The new international network of experts, being spearheaded by UQ legal researchers, aims to address global issues such as cybercrime, food security and climate change.
Further, the network aims to provide a platform for strategic research partnerships and exchange opportunities involving Higher Degree Research candidates.
“Scientific and technological advancements are happening in a social context and this social context includes a legal dimension,” said TC Beirne School of Law’s Dr Allison Fish.
“We need to take a holistic and interdisciplinary approach to see the interactions and parameters in which they operate.
“As science and technology develops, there will constantly be problems where the law will be asked to find solutions, requiring the need to rethink our current practices of regulation and governance.
“The network will help facilitate long-term collaborative projects, grant applications and publications, as well as create opportunities for research staff, higher degree students and industry engagement.”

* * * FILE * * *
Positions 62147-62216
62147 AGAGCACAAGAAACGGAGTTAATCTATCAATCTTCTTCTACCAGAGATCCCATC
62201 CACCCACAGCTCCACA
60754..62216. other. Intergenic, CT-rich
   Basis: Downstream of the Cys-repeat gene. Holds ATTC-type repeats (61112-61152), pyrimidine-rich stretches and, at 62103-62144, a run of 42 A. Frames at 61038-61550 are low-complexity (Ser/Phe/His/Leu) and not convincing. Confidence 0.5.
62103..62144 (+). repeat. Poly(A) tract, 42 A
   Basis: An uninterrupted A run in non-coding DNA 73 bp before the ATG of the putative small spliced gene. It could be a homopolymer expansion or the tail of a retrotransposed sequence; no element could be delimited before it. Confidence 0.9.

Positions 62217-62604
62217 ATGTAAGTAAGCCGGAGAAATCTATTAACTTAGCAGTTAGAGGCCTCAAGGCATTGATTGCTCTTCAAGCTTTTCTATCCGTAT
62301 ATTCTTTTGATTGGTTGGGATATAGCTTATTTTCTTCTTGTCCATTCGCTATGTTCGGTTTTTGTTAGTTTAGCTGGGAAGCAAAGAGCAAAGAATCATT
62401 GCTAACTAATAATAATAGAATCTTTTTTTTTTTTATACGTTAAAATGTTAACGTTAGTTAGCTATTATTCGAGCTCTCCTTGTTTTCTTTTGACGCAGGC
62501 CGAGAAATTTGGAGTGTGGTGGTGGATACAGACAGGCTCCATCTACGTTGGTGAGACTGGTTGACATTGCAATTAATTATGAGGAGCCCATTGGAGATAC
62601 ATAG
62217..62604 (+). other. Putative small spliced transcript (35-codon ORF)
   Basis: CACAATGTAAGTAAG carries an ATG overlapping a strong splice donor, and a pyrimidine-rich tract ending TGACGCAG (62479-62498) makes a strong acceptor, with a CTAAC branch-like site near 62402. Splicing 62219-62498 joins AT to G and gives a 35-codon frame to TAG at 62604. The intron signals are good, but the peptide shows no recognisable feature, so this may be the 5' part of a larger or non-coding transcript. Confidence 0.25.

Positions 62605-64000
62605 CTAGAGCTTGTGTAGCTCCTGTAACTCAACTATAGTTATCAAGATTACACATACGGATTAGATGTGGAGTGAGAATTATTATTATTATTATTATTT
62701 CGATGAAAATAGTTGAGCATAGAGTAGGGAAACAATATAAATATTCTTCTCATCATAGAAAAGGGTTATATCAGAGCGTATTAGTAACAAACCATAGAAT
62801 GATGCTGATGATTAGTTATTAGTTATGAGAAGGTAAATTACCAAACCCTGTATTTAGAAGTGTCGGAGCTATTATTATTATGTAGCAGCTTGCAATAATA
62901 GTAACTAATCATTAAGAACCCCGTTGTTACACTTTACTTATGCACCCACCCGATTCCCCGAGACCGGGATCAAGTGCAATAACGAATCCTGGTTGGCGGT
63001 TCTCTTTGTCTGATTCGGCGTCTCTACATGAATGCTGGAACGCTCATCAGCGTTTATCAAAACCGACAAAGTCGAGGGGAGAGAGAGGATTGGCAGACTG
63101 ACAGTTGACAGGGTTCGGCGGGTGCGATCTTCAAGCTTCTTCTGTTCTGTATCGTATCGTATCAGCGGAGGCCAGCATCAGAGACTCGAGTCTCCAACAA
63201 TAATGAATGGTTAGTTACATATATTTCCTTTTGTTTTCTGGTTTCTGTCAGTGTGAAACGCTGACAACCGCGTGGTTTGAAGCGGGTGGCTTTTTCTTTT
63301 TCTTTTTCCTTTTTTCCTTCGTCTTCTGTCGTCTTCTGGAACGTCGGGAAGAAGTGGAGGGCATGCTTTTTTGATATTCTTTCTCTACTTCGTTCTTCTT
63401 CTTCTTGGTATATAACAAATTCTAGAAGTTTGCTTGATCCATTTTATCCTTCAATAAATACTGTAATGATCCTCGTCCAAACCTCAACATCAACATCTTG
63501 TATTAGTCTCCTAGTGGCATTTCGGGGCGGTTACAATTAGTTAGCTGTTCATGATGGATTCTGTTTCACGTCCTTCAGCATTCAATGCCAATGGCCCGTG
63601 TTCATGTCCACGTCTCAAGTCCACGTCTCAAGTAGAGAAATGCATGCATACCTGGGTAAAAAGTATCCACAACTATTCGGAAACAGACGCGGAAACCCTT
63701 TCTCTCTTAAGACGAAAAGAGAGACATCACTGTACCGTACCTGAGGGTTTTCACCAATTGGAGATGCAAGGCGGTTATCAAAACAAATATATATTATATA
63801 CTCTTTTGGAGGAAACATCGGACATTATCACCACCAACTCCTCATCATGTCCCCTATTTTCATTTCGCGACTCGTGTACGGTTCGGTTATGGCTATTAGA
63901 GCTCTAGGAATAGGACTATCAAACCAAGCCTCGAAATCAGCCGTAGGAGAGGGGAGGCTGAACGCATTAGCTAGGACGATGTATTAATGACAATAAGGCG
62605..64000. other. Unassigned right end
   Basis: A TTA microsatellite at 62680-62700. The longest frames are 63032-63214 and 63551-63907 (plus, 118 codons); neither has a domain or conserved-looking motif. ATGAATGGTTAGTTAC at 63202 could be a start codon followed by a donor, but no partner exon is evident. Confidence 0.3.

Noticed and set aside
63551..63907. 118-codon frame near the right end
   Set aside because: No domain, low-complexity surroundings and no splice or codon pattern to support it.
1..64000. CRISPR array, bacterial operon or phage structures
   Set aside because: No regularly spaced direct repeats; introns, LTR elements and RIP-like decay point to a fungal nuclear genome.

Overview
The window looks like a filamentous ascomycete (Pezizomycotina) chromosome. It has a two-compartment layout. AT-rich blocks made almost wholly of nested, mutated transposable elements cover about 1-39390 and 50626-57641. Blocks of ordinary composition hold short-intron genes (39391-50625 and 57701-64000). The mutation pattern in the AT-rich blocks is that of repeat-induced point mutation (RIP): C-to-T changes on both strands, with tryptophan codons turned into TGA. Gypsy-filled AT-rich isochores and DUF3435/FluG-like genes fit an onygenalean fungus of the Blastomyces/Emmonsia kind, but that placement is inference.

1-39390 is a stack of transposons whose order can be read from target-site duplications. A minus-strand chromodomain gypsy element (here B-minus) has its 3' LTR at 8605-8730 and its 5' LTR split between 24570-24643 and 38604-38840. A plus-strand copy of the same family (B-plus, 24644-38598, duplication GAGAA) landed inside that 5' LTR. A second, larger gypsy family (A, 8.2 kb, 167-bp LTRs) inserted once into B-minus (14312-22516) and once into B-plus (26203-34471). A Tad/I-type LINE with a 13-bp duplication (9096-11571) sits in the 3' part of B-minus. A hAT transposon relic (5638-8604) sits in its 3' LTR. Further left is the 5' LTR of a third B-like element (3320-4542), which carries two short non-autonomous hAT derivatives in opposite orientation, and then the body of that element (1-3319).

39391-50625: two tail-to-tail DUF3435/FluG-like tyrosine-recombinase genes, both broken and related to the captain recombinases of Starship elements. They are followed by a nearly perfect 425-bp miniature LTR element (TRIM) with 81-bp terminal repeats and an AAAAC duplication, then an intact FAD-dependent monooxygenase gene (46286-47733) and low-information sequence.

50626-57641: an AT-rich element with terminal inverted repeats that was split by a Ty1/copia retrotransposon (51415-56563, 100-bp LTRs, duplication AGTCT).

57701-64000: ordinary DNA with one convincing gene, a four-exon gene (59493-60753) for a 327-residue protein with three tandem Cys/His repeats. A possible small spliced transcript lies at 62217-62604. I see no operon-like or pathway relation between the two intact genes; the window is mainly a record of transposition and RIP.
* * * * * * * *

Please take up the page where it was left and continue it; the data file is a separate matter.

According to Dr Fish, who leads UQ’s Law Science and Technology program, the network is set to include legal scholars, computer scientists, physicists, criminologists, sociologists, anthropologists, historians and environmental scientists from the US, Australia, Europe and Canada.
Together the network will “address a range of issues such as algorithmic discrimination, natural resource management, changes in labour practices deriving from platform economies, the use of new biotechnologies to create or modify organisms, and the impact of computational technologies on the legal profession”, Dr Fish said.